General Motors recalled another 718,000 of its vehicles yesterday to correct defects serious enough to require the action. This puts the number at "nearly 30 million vehicles since the start of the year, by far a record for any automaker and more than half the vehicles recalled by the industry as a whole."
Many of those 30 million were built buy the “old GM,” which the taxpayers bailed out in a unique bit of economic jury rigging that Vice President Joe Biden once liked to celebrate with a clever couplet: “Bin Laden is dead and GM is alive.”
The vehicles recalled yesterday were built by “new GM,” the one that emerged after the administration had turned bankruptcy on its head and stiffed the bondholders and others to whom GM owed money in favor of the unions. The new company, however, is still building cars that have to be recalled. Same as the old GM. What is called the “corporate culture” did not change. So perhaps this new company will, eventually, mismanage itself into ruin, just like the old one.
That would be the GM that the government rescued without, evidently, learning that the company was carrying a heavy liability in the form of several million defective cars that needed to be recalled, as well as the lawsuits that would be coming from victims of crashes that were caused by those defects.
The company had, of course, concealed this problem, first from its customers, then, from the taxpayers who were out $10 billion.
This fall, voters will get another chance to register their opinion on Obamacare. President Obama’s signature legislation is causing health costs to spike, federal spending to soar, doctors to leave their profession, millions of Americans to lose their health plans, and millions more to be coerced into buying overpriced insurance against their will.
Most Americans don’t think it’s their job to bail out insurance companies who lose money under Obamacare, but that’s exactly what’s poised to happen. Obamacare’s risk-corridor program — which President Obama has been using as a slush fund to placate his insurance allies and keep them quiet about his lawlessness — shifts financial risk from insurers to taxpayers. According to the House Oversight Committee, health insurers expect Obamacare’s risk corridors to net them nearly $1 billion, at taxpayer expense, this year alone.
It has been days now (at least two of them) since General Motors has issued a recall on any of its cars. But then, the law of diminishing returns applies here. After the first 15 million, there aren’t that many GM vehicles left out there for recalling.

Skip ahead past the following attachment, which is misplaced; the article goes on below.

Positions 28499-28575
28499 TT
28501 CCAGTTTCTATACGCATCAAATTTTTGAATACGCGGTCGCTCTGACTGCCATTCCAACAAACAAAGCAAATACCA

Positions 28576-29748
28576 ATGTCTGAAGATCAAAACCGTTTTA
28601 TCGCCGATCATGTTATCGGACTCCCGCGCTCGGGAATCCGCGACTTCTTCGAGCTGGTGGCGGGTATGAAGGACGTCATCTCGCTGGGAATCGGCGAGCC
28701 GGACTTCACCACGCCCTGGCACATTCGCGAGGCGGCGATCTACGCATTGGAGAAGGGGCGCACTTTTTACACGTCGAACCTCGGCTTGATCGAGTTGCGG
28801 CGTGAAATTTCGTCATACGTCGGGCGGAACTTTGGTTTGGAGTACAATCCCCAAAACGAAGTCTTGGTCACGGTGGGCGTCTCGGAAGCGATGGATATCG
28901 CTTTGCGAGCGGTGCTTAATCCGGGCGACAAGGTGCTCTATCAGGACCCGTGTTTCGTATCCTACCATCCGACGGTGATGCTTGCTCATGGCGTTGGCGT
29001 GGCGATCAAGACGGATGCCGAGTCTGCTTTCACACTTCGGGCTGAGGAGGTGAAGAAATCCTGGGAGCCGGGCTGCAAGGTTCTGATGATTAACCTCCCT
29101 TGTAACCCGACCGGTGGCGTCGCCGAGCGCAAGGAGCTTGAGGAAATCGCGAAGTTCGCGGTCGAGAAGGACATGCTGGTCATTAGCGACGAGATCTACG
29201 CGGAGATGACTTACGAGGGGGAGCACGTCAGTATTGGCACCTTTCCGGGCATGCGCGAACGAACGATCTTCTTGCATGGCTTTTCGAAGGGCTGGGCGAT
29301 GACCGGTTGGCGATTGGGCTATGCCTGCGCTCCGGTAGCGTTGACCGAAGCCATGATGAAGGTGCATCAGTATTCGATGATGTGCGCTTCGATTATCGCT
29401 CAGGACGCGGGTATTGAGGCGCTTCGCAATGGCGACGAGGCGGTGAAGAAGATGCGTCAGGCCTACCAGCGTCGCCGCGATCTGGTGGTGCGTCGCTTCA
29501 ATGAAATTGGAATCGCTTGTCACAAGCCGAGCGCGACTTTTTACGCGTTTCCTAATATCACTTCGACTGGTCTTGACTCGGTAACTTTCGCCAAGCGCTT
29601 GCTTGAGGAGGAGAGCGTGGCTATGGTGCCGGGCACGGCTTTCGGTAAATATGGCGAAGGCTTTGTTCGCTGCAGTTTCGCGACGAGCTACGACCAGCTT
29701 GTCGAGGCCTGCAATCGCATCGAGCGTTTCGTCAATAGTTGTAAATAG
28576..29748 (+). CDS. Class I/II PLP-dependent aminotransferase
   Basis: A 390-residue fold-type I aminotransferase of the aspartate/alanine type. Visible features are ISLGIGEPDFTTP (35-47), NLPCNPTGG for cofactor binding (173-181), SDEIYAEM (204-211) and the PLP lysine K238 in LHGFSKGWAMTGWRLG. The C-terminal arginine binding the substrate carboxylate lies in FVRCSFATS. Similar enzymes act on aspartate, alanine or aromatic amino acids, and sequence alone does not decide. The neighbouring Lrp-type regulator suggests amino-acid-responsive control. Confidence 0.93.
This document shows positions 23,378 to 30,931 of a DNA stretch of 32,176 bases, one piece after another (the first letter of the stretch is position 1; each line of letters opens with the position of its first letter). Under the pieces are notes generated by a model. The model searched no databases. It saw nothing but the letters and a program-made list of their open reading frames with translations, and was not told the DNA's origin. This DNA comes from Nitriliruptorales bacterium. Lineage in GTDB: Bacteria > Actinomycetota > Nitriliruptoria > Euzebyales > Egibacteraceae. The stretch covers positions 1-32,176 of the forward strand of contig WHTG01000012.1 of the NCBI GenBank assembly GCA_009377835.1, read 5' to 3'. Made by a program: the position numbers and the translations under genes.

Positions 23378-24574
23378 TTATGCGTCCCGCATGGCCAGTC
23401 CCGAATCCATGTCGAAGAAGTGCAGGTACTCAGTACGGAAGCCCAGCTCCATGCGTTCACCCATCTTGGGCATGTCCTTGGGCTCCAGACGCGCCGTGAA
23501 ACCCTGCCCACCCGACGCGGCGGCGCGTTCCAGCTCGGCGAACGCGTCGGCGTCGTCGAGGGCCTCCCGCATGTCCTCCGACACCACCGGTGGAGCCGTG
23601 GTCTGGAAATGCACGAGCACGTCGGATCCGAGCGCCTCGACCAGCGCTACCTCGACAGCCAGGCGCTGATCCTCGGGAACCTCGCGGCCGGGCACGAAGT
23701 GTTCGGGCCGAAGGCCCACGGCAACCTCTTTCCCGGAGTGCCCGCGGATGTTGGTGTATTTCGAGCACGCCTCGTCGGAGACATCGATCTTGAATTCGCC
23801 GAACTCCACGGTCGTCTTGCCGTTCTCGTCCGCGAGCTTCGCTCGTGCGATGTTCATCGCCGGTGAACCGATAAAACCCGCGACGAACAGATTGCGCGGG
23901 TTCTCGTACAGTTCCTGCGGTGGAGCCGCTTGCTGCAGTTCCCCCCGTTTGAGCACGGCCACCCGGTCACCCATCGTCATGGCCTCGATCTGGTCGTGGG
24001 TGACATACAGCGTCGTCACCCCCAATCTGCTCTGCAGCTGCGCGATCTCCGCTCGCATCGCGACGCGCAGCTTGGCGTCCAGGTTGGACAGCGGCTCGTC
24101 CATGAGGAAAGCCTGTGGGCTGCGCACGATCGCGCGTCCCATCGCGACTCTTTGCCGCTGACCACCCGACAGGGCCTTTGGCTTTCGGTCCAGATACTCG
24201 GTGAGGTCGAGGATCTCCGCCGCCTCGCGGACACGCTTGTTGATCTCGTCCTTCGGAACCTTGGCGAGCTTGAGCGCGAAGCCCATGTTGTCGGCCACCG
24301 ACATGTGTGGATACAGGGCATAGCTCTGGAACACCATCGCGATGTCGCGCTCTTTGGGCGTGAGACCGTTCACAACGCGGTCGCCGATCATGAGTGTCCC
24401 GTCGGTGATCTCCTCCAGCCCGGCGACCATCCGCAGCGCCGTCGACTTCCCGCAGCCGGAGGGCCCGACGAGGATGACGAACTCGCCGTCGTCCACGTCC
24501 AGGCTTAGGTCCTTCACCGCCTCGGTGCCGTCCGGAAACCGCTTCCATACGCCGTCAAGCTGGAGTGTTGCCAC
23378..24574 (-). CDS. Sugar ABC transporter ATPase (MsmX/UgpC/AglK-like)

The bailout of GM – at a final cost to the Treasury of $10 billion and change – was a landmark event in evolution state capitalism, American-style. The company was saved, certain creditors were stiffed, the unions were protected, and the corporate culture, it seems, was not altered in any fundamental way.
The city that President Obama was credited with “saving” – before it turned out that he hadn’t – is getting a little help from Washington as it struggles through the largest municipal bankruptcy in American history.
Michigan officials and President Barack Obama'sAdministration are discussing a plan to free up $100 million in federal money to aid Detroit's retired city workers, the Detroit Free Press reported on Tuesday.
The script is familiar. General Motors’ top executive heading down to Washington to be grilled by Congress. As Joseph B. White of Market Watch reports, fifty years after the Corvair controversy that made Ralph Nader a household name:
Obamacare is like an onion: The more layers you peel back, the worse it smells. The latest revelation about this horrible law is the presence of a “risk corridor,” a euphemism for an insurance industry bailout that will occur sometime in the next year.
Robert Laszewski—a prominent consultant to health insurance companies—recently wrote in a remarkably candid blog post that, while Obamacare is almost certain to cause insurance costs to skyrocket even higher than it already has, “insurers won’t be losing a lot of sleep over it.” How can this be? Because insurance companies won’t bear the cost of their own losses—at least not more than about a quarter of them. The other three-quarters will be borne by American taxpayers.
Detroit failed after years of one-party rule (guess which one), mismanagement, and corruption. Businesses closed down. Buildings were left derelict until they were torched for the fun of it. Feral animals roamed the streets as the people fled. After the usual protestations that it would never happen, city officials were compelled to declare the largest municipal bankruptcy in the nation's history.
On the floor of the Senate today, Harry Reid, a Democrat, praised President Obama's auto bailout:
"As a matter of fact, Mr. President, the figures are really staggering," said Reid. "500,000 manufacturing jobs have been added, 1 million jobs have been saved due to the president's auto rescue program. So that's a fairly significant change."
The legislation to help those affected by Hurricane Sandy has been turned into something of a mini auto bailout, according to those familiar with the Obama administration's request. The request includes millions of dollars worth of cars, to be paid for by the federal government.
Obama's request, as detailed in a letter sent to Capitol Hill by the director of the White House's Office of Management and Budget, Jeffrey Zients, includes these requests: